2/ You will almost certainly get a variety of responses, some good, some not; how do you know which to take account of?
    3/ You may be so enamoured of your piece that you won't hear a single negative word about it, so the critique falls on deaf ears.
     
  12. BayView
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    BayView Contributing Member Contributor

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    I'd agree that it's necessary (or at least very, very, VERY beneficial) to read critically in order to become a great writer, but I don't agree that the results of this critical thinking need to be shared in a critique. And I think it's much more important to read great work that you love and think about what makes it great than to read less-than-great work that you don't enjoy (as I would classify most pieces for which critique is sought) and think about what makes it less-than-great.

    I know for me, and I think for most, that we learn by studying the masters, not the beginners.
     
  13. Sal Boxford
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    Sal Boxford Active Member

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    Maybe it depends how new you are to writing? I find it far easier to see something someone else has done 'wrong', recognise that I do the same thing sometimes and resolve not to keep an eye out for it in future, than I do to see what someone else has done 'right'. If writing is really good, it's sort of hard to see the construction lines - you just get carried along. I definitely find it difficult to analyse stories I really love.
     
  14. Tenderiser
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    Tenderiser Not a man Contest Administrator Supporter Contributor

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    When I read amazing published works I tumble into despair, shouting, "I'LL NEVER BE THIS GOOD SO I MIGHT AS WELL DIE."

    When I read less-than-stellar ones, I get irritated that they got published and I haven't.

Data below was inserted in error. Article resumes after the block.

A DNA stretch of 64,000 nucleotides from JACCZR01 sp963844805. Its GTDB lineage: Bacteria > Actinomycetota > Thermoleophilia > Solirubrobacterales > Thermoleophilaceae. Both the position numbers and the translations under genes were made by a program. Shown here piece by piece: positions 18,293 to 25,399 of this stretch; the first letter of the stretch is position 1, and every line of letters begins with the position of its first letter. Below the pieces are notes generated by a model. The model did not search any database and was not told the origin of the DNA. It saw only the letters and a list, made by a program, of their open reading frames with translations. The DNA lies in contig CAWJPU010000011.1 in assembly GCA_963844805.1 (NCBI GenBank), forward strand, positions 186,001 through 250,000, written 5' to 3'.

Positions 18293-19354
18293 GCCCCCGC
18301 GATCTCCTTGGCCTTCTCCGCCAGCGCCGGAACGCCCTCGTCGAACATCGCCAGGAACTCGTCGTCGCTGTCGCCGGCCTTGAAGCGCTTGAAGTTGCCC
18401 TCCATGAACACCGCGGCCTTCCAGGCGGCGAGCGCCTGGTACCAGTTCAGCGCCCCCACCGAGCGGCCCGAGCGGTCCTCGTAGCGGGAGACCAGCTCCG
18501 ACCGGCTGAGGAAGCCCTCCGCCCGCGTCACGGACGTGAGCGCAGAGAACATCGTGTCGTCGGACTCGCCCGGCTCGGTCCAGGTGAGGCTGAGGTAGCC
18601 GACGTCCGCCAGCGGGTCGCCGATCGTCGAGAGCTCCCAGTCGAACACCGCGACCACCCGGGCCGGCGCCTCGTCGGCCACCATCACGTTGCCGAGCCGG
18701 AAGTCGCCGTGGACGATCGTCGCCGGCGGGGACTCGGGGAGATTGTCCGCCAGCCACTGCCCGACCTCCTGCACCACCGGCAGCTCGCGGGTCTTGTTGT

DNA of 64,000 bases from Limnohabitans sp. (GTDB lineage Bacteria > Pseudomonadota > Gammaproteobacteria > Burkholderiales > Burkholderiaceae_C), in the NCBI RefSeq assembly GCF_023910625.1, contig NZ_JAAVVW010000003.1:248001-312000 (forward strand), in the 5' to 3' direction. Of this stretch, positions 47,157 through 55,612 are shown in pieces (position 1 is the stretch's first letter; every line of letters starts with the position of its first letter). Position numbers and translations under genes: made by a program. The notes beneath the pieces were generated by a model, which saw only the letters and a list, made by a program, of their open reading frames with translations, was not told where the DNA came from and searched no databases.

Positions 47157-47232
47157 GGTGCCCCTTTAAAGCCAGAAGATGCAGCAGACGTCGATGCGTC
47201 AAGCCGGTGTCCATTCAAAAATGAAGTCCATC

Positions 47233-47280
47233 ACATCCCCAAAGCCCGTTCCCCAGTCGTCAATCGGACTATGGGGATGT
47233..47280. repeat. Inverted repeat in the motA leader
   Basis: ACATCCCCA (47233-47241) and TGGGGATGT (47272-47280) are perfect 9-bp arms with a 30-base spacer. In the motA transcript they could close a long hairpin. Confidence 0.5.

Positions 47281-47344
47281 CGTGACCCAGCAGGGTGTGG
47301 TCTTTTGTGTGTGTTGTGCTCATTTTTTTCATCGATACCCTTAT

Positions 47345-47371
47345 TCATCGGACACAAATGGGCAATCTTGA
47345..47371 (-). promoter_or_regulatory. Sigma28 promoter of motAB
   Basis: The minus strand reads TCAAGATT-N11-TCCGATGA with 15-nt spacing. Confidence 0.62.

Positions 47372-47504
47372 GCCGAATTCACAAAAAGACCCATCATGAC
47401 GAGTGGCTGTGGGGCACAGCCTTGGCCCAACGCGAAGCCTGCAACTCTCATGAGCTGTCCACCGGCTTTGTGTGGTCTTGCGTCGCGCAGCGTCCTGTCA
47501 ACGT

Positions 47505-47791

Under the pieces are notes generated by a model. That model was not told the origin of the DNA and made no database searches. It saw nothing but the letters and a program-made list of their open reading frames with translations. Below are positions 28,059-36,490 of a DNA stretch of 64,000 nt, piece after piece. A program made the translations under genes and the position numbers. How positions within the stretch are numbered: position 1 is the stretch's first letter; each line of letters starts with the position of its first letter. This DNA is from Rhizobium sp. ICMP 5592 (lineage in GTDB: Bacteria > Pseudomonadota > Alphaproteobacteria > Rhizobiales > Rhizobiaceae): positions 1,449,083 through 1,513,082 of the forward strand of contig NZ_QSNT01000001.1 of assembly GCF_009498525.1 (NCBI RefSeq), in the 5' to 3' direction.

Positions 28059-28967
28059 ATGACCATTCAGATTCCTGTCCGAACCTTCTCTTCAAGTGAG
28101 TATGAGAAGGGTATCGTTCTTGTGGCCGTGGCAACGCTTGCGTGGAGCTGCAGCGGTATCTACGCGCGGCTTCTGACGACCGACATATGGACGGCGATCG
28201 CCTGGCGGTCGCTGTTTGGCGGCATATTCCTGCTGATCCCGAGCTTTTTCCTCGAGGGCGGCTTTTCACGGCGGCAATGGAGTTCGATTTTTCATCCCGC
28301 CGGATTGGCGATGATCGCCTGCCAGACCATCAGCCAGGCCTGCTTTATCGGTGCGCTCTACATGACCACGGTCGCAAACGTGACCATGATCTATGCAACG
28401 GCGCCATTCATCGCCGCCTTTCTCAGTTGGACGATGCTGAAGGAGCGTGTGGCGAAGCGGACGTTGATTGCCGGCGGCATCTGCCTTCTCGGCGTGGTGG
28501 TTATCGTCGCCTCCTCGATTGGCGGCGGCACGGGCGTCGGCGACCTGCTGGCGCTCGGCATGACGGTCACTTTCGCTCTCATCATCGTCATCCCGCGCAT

It's all about me me me me me me. As a result, I've learned way more through beta reading than I have through reading-reading.
     
  15. Simpson17866
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    Simpson17866 Contributing Member Contributor

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    Decide for yourself which advice fits better with your vision for the story and which advice doesn't ;)

    That's not a bug, that's a feature
     
  16. Carly Berg
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    Carly Berg Contributing Member

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    Hi Zombocalypse. I don't think it's hard to get critiques. There are several easy-access online critique forums, including the one on here. It may not be instant, and you usually have to pay a small fee and/or "give to get" though.

    That said, I wouldn't say "always" or "never" to much about writing. For example, a couple of other ways to polish your work are having someone read it back to you (or recording it) and just listening because the ears catch what the eyes miss. Or put it up for a couple of weeks. When you come back to it, you aren't so "inside" it anymore and will be able to read it as if someone else wrote it and catch many less-than-stellar parts.